Since we have our own vegetable garden this year, we have really been enjoying fresh vegetables, especially the tomatoes. We have harvested a lot of beautiful tomatoes and love eating these freshly sliced with dinner. But we had more come in than we could eat fresh, and I am not one to waste food.
So, we decided to give canning a try. This was my first time ever canning and I can tell I need lots of practice.
We had a lot of spaghetti sauce from my last freezer cooking session, so we decided to go with a salsa recipe. I love fresh salsa and salty tortilla chips!
I’ll show you what we did and appreciate any tips or pointers in the comments section!
My First Experience Canning Salsa
We found a canning pot and kit on clearance at Tractor Supply for $25. Actually, this is what started the whole deal. And if we don’t ever can again, this will be the most expensive salsa ever.
This is the canning pot and kit we found!
I had some Ball pint jars leftover from craft projects and plenty of tomatoes for the recipe we used. The recipe called for 4 lbs and I just used my postage scale to weigh them.
Tractor Supply also sold packets of seasoning to add to the tomatoes for an easy salsa recipe. We thought this would be a good place to start. It was about $2 and had the recipe and instructions included.
Our canning process:
We followed the directions on the package, and also asked my mom and mother-in-law for help throughout the process.
- I peeled and removed the core of the tomatoes, and my husband diced them.
- They went into a large saucepan with the spices and a small amount of lemon juice.
- That came to boil and simmered about 15 minutes.
- In the meantime, we warmed the jars and lids and got the canning pot ready.
- Once the salsa mix was done, we used the funnel to fill the jars to the 1/2″ mark using the little tool that came in our kit.
- We put the lids on tightly and put them on the rack in the canning pot. Side note: The recipe said it would make 4 pint jars, but only made 2 and a half? Maybe I was supposed to weigh the tomatoes after they were sliced? So our canning pot is way overkill for 2 jars.
- Let the jars boil for 30 minutes. It took forever for the water to boil. I would have just used a smaller pot if I knew this was only going to make 2 and a half jars.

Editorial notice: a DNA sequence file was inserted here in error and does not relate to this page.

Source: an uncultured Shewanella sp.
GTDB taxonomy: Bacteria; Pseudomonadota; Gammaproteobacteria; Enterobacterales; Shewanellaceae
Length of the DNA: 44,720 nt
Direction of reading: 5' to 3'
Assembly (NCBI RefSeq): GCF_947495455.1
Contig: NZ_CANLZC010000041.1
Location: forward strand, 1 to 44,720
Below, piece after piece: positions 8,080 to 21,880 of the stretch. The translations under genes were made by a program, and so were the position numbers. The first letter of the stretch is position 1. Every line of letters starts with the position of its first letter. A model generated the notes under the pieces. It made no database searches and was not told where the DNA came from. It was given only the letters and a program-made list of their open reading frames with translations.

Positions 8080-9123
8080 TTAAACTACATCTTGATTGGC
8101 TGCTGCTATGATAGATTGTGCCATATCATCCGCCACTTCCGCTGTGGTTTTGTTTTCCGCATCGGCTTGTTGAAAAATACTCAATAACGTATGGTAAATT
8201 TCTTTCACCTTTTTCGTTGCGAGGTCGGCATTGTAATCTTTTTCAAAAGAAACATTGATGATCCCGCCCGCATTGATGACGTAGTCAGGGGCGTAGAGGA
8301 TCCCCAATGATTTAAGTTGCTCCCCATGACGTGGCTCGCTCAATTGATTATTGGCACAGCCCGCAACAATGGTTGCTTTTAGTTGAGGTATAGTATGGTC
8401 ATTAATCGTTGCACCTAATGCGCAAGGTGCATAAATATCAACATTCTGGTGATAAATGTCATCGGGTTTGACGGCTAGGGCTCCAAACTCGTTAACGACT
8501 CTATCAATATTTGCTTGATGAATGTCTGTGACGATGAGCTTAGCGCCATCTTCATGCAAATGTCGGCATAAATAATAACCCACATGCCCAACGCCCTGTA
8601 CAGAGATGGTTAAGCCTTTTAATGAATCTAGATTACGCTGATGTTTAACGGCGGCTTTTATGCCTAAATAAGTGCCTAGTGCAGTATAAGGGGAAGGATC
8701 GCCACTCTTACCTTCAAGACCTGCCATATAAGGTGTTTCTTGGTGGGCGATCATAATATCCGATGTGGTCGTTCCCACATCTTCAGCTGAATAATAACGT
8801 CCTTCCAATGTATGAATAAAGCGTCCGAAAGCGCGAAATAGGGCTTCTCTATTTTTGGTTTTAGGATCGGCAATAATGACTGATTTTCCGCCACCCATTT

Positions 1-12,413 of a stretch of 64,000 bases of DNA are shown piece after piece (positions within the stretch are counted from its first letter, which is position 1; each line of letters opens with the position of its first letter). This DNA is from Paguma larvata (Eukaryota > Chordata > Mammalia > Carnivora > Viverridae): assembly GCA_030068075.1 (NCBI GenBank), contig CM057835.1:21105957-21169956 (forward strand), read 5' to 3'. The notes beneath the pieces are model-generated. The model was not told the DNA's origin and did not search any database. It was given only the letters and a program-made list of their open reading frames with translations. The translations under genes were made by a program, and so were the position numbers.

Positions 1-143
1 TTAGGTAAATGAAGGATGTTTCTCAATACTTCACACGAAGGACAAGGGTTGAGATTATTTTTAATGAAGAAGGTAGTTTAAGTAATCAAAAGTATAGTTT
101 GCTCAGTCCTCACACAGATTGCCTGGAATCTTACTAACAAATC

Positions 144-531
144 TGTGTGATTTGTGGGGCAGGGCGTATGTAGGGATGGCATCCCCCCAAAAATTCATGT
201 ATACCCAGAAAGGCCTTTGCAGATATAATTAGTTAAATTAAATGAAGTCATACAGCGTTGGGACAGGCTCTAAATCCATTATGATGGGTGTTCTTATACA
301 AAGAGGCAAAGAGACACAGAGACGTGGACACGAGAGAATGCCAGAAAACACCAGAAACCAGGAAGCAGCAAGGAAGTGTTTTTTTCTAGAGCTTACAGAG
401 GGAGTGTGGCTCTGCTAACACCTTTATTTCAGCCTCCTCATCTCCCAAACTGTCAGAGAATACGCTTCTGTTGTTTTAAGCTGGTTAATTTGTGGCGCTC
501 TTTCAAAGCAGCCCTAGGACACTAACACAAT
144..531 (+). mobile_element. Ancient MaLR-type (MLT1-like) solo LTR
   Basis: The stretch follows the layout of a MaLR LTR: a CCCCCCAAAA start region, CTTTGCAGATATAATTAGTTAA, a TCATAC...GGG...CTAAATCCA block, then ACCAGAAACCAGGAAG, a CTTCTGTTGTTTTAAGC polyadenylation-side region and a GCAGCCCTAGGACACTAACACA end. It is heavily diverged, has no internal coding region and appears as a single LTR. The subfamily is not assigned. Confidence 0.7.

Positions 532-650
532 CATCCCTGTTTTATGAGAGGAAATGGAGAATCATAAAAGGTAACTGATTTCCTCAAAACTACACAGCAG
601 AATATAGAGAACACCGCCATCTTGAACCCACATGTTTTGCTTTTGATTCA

- Once the 30 minutes were up, we removed the jars with the jar lifter and set them on a towel. They immediately popped and we knew they had sealed up.
- We put the 1/2 jar in the fridge to eat now, and the 2 sealed jars should last a year. I’m sure they will be gone way before then!
Thoughts on this whole canning thing…
This was quite a bit more work than I was expecting it to be. With the amount of tomatoes we had, I think we would be better off making fresh salsa than would keep for a couple weeks in the fridge and eat the rest fresh or in other recipes.
Next time, we will wait till we have more tomatoes and make it more worth our while to go through the whole process.
I’m excited to have the supplies and have a little experience with canning, so we will know what to expect next time.
I can tell this is a learned skill and I admire people who regularly can things for their family! The idea of growing your own food, and being able to feed your family from the garden all year round is so neat and something I hope to be able to do one day!
I was joking to my husband that we are almost ready to live off the land! All 2 jars of salsa and us. Ha!
Ok, I’m ready for the tips and pointers!!!
What are your best canning tips and tricks? What works, what doesn’t? How about an easy pickle recipe? We only have about 6-10 cucumbers, is there a recipe that makes just one jar?
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